Hop in your time machine and travel back with me to January 26, 2003. If you made your way over to San Diego, California you’d find the street buzzing with the excitement of the Super Bowl. As you might recall, the teams that met on the field that day were the Oakland Raiders and the Tampa Bay Buccaneers. The Bucs would go on to win that game 48-21 and Oakland hasn’t played in a postseason game or had a winning record since. So what’s gone wrong with the team who’s former owner once proclaimed, “Just win baby!”?
The Raiders were coached that year by Bill Callahan, who was hired after their previous coach, Jon Gruden, was traded to Tampa Bay for four draft picks, two first-rounders and two second-rounders. Oakland bounced back nicely from the dreaded “Tuck Rule” game the previous season, or as it might more appropriately be called in the Bay Area the “Snow Job”, to finish tied for the best record in the AFC. Rich “The Cannon” Gannon was the MVP quarterback of that team. Since those two left in 2003 and 2004, respectively, Oakland has had 17 starting quarterbacks and eight head coaches, so it’s safe to say that instability at key positions has been a key issue.
The current regime is doing its best to instill some semblance of stability to a team that finally is starting to show signs of being a competitive franchise again. Jack Del Rio and Derek Carr are easily the best QB-head coach duo the team has had since the 2002 season, and the Raiders’ defense is currently in the top-20 in defensive efficiency for the first time since 2010. So, in case you haven’t already guessed, for the remainder of this edition of “The Shield” we’re going to take a look at the Raiders and in the words of Matchbox Twenty, “see how far we’ve come”.
Quarterback competency is the most readily apparent reason things are looking upward right now. Derek Carr was taken with the fourth pick of the second round of the 2013 draft, and many believe his falling out of the first round was, at least in part, attributable to his being the younger brother of former first overall pick and bust David Carr. Carr was the fourth quarterback taken behind Blake Bortles, Teddy Bridgewater and Johnny Manziel. He’s easily been the best of the four to date.
He has also shown signs of improvement from his rookie season to this season, which is a very promising sign. Entering the bye week, Carr is on pace to throw 4.6 more touchdowns and 2.4 fewer interceptions than he did a year ago. That’s even more impressive when considering that he is throwing the ball vertically more often than he did last season, averaging almost two yards more per completion than in his rookie season. Part of that might have something to do with the newcomers Michael Crabtree and Amari Cooper. Since crossing the bay, Crabtree has 318 receiving yards and a touchdown. Cooper, the fourth overall pick in last spring’s draft, has looked like a stud-in-the-making from day one in the Silver and Black.
It also doesn’t hurt that, according to Football Outsiders, Oakland currently has the fourth ranked offensive line in the NFL in pass protection. That is one thing for which general manager Reggie McKenzie deserves a ton of credit. The least heralded component of Oakland’s improvement is the fact that they are finally an NFL team in the trenches again. The Raiders have a decent offensive line, the run blocking is still merely average, and a deep front seven led by Buffalo product Khalil Mack. Mack is the all-time NCAA leader in tackles for loss and forces fumbles, and recorded four sacks in his rookie season. He already has three sacks this season. Losing Justin Tuck for the year hurts this defensive front, but its not nearly as devastating a blow as it might have been two or three years ago.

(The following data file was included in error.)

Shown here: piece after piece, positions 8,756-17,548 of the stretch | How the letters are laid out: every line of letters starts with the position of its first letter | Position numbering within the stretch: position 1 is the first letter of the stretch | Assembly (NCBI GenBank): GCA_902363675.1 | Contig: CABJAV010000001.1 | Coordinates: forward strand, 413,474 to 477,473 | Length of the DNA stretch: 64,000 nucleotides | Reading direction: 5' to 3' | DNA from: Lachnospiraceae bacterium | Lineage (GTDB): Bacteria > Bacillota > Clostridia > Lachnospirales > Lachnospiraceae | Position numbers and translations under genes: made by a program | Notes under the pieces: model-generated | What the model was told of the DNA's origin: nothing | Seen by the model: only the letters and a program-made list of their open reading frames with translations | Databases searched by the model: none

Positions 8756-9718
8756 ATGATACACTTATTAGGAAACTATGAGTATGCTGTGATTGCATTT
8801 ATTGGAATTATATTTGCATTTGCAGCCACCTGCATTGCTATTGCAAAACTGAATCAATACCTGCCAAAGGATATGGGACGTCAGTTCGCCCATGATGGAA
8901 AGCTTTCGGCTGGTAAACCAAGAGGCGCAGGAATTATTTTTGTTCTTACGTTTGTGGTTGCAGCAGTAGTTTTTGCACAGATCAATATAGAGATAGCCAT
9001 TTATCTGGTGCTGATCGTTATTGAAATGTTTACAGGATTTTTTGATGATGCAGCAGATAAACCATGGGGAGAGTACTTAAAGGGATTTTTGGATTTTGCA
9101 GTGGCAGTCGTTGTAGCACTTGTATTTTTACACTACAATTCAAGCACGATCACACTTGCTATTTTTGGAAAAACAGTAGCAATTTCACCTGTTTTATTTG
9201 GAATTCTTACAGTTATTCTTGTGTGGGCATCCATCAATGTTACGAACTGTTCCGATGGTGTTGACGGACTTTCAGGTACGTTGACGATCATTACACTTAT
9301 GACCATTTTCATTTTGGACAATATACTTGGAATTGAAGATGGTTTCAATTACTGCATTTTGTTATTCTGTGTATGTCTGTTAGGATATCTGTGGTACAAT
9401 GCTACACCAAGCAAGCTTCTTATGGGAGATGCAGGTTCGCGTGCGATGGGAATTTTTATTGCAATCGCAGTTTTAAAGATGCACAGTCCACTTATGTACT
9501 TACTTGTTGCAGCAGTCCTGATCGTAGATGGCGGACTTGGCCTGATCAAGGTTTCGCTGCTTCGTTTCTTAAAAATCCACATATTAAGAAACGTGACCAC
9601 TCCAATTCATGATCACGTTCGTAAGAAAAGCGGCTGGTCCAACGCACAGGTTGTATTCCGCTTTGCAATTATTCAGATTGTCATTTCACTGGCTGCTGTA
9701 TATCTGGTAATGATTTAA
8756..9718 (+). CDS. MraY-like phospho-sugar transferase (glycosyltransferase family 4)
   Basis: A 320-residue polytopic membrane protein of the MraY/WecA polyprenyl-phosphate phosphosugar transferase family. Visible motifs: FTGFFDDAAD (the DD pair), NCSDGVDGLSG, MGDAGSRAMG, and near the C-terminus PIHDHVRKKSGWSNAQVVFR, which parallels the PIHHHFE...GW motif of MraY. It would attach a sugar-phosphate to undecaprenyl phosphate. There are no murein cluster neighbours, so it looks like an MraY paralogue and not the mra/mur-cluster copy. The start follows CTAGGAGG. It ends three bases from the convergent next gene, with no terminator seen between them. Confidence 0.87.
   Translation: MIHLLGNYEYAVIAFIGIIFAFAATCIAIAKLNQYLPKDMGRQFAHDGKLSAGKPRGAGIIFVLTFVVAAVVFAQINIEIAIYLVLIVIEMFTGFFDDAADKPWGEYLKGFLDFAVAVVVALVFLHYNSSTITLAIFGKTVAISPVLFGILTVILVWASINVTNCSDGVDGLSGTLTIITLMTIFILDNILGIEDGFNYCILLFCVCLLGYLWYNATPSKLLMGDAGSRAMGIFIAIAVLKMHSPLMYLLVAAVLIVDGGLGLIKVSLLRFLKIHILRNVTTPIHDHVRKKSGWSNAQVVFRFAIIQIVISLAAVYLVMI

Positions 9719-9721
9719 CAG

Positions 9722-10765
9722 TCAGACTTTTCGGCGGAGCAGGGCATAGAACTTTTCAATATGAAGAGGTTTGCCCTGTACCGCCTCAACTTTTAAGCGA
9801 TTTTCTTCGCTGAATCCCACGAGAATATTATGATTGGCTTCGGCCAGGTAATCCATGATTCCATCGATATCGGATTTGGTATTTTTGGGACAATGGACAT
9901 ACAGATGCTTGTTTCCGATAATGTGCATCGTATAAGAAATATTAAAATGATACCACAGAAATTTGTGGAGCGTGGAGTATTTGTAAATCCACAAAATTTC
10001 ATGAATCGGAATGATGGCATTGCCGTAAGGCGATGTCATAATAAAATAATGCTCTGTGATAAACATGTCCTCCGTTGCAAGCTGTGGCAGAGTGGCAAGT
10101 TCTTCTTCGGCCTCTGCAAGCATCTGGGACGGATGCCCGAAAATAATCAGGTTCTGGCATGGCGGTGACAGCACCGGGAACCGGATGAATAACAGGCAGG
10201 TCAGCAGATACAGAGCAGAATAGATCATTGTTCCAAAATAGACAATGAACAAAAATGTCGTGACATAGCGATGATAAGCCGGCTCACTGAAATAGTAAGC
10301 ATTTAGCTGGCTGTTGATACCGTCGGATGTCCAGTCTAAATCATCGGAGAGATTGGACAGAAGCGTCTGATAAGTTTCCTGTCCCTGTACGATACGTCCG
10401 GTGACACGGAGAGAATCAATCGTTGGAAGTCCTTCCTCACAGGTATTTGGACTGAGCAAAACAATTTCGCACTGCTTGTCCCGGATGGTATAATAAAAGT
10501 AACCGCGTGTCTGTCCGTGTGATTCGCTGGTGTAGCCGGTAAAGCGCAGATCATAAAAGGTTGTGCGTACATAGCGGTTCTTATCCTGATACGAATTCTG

Unfortunately, there are still holes in this roster that are going to hinder the team from making the playoffs, especially playing in the tough AFC West. The main one right now is the secondary. Oakland is currently ranked 21st in pass defense, once again according to Football Outsiders, and that is against a clearly aging Peyton Manning, Andy Dalton, Joe Flacco, Josh McCown, and Smokin’ Jay Cutler. That’s not the worst group of five quarterbacks the league could offer, but only one of those (Dalton) has played like a top-10 quarterback this season.
The Raiders won’t make the playoffs this year, but the signs of life this team is showing should be very encouraging. The other three teams in this division all have aging quarterbacks and will probably be looking to hit the reset button within the next five years. Oakland, on the other hand, looks like they have their quarterback of the present and future. He also looks like he might be starting to amass the weapons and line-play around him to make a playoff run in the near future. My prediction is that this franchise wins the AFC West in the next five years. Now the biggest question is will they do it in Oakland or Los Angeles?
My NFL Picks for the week:
Atlanta -3.5 (wrong)
Denver -4 over Cleveland
Buffalo +3.5 against Cincinnati
Kansas City +4 against Minnesota
Houston over Jacksonville
Detroit -3 over Chicago
New York Jets -6 over Washington
Pittsburgh +3 against Arizona
Tennessee -2.5 over Miami
Carolina +7 against Seattle
Green Bay -10 over San Diego
San Francisco +2.5 against Baltimore
New England -7.5 over Indianapolis
New York Giants +4 against Philadelphis